Sewage Back-Ups

Sewage Back-Ups

 An ordinary toilet ball and chain were photographed in a PAWSD sewer main line.

It’s unfortunate, but sometimes it happens – blockage in a line causes raw sewage to back up into a home through drains and plumbing.  PAWSD has a sewer imaging program in place wherein all main lines are “scoped” with a camera on a rotating basis in order to ascertain structural integrity and identify and clear areas of blockages (see above).  However, because it takes approximately ten years to rotate cameras through all of its 85 or so miles of sewer line, PAWSD cannot guarantee that all main lines will remain blockage free, nor can PAWSD guarantee the integrity and clarity of service lines (sewer lines running from a home or business to the main line).

Cleaning up after a sewer backup can cost a homeowner tens of thousands of dollars.  The PAWSD insurance pool will only cover an incident up to $7,500 (no-fault benefit).  Therefore, in order to protect oneself from the costs of cleaning up after a sewage backup or flooding incident, it is important for every home owner to carry a rider on his homeowner’s insurance for flood and sewage backup events.  Click HERE for the Special District Association newsletter article on this topic.

What Causes Back-Ups?

Severe rainstorms, floods, and even spring thaws can put a strain on sanitary sewers and septic systems. Large volumes of storm water and ground water entering sewage systems can inundate them, causing back-ups into basements and on to private property. Blockages in sewer systems, such as tree roots, debris or non-water soluble substances such as grease, oil and cat litter can also cause back-ups. Also, items that are too large for wastewater pipes to handle (such as disposable diapers and sanitary napkins) are often flushed down toilets.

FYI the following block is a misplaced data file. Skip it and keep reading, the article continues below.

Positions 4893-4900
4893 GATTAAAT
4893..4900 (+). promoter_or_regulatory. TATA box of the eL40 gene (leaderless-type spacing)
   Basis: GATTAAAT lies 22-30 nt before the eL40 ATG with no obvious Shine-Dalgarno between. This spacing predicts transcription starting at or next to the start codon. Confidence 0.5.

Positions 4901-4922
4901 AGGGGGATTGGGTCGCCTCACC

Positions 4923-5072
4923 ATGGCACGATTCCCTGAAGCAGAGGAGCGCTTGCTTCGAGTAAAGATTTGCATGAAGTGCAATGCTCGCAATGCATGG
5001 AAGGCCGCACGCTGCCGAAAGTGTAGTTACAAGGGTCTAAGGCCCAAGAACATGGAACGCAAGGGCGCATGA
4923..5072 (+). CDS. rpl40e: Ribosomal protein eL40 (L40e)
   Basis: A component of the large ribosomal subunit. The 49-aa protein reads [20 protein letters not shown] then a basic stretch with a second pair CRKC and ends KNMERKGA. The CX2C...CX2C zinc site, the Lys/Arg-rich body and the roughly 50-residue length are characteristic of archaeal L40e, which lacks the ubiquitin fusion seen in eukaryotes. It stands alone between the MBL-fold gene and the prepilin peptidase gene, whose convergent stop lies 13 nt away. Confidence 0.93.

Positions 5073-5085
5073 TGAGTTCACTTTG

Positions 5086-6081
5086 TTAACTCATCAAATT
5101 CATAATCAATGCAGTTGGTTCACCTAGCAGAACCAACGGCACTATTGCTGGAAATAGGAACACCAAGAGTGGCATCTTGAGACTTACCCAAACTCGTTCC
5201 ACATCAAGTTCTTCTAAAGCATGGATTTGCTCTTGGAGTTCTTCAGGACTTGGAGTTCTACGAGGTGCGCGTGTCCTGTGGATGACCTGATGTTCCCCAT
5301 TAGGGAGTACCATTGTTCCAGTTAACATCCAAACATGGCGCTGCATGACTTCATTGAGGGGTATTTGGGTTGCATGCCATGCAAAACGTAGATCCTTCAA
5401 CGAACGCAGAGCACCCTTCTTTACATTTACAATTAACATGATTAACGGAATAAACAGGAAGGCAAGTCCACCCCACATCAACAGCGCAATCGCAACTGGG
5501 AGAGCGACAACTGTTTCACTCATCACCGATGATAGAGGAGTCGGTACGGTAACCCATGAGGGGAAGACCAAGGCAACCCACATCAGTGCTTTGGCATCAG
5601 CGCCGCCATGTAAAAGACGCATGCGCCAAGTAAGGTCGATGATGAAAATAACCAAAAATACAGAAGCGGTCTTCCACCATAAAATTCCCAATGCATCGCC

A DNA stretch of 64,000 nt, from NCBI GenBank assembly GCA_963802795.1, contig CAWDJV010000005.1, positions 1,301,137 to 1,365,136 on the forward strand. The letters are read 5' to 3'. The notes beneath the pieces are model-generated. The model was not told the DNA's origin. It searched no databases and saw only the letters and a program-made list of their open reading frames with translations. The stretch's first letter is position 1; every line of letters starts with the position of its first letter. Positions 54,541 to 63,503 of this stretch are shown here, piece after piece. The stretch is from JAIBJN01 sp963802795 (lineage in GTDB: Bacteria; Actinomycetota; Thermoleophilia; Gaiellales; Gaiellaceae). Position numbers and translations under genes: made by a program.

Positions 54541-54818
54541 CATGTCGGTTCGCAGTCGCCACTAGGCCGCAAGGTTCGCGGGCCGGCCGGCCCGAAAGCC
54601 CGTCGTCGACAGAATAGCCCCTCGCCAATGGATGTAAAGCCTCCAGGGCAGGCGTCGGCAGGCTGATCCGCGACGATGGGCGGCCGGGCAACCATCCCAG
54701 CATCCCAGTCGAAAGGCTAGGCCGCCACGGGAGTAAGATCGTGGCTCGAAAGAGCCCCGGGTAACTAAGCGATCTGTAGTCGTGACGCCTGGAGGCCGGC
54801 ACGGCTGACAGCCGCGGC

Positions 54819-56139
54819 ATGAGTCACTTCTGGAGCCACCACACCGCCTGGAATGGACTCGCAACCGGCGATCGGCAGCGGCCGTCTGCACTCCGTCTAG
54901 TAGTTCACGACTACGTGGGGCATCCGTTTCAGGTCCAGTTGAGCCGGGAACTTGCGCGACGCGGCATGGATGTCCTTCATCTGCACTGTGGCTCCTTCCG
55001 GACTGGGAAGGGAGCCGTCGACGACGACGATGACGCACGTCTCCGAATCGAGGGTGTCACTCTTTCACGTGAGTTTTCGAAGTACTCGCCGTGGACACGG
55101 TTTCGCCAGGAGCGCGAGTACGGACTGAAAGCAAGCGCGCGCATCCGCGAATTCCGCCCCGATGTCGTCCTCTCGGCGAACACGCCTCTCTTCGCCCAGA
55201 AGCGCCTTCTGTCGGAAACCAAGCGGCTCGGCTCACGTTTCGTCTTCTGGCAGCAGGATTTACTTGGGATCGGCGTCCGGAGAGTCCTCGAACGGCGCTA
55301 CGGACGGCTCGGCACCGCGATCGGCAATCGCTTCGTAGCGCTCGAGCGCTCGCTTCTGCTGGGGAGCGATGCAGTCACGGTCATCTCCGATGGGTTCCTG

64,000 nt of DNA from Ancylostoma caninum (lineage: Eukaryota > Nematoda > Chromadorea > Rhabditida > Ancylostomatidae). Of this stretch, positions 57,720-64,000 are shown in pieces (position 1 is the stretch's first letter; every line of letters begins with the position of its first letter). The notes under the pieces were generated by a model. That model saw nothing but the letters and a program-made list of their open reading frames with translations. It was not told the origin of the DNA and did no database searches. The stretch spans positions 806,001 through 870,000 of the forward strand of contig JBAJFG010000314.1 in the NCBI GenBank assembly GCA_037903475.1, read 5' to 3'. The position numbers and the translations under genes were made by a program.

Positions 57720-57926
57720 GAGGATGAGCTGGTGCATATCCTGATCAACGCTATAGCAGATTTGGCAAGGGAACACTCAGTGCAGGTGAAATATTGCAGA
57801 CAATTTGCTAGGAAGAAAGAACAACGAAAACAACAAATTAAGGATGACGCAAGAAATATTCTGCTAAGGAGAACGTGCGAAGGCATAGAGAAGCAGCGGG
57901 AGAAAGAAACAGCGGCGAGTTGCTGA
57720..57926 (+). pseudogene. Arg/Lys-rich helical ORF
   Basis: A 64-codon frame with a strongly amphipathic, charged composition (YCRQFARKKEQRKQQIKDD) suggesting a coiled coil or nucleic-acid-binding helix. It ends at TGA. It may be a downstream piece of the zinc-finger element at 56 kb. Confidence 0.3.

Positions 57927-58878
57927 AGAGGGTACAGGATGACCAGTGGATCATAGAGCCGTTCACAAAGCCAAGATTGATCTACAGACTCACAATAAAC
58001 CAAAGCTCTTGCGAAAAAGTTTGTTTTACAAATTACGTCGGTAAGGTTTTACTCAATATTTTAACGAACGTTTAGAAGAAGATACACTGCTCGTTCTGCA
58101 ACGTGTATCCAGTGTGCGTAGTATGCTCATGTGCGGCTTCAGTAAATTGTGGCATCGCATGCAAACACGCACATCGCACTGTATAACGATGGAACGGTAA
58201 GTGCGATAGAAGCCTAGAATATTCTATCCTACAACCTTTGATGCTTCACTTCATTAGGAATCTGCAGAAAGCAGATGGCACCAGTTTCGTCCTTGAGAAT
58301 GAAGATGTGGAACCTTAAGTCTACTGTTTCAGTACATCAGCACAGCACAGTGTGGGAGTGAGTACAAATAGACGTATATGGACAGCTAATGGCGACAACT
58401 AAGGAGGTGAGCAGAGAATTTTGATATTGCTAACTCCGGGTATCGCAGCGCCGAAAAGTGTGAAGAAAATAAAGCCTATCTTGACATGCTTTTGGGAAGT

How Could a Back-Up Affect Me?

Your health may be impacted if a sewage back-up occurs in your home. Sewage back-ups can contaminate your private drinking well water. It can also pollute surface water (lakes, ponds, rivers, and streams, and reservoirs used for drinking water).

Sewage contains bacteria, viruses, and other germs that can cause disease and make a contaminated house unfit for living. The health risks around sewage are dependent upon the amount of sewage, the types of germs that are in it, the amount of time it has been in contact with materials in the home, and how much and how long an occupant was exposed. Generally, the more solids (human waste) present in the water, the greater the need for prompt and proper clean-up of materials that came into direct contact with it. The most common illnesses one might acquire are generally
gastrointestinal (GI) distress and/or skin rashes/infections.

What should I do if sewage backs up into my home?
Keeping in mind that ceramic plumbing fixtures such as toilets are fragile, quickly close all drain openings with stoppers or plugs.  Tub, sink, and floor drains may need additional weight to keep them sealed a string mop can be used to help plug toilets.   

If you suspect the stoppage is in your home plumbing system, don't run any water down your drains or flush the toilets until you or your plumber have cleared the cause.

If the backup appears to be in PAWSD’s main wastewater line, call the PAWSD immediately.  

Click Here for further Clean Up information and Instructions



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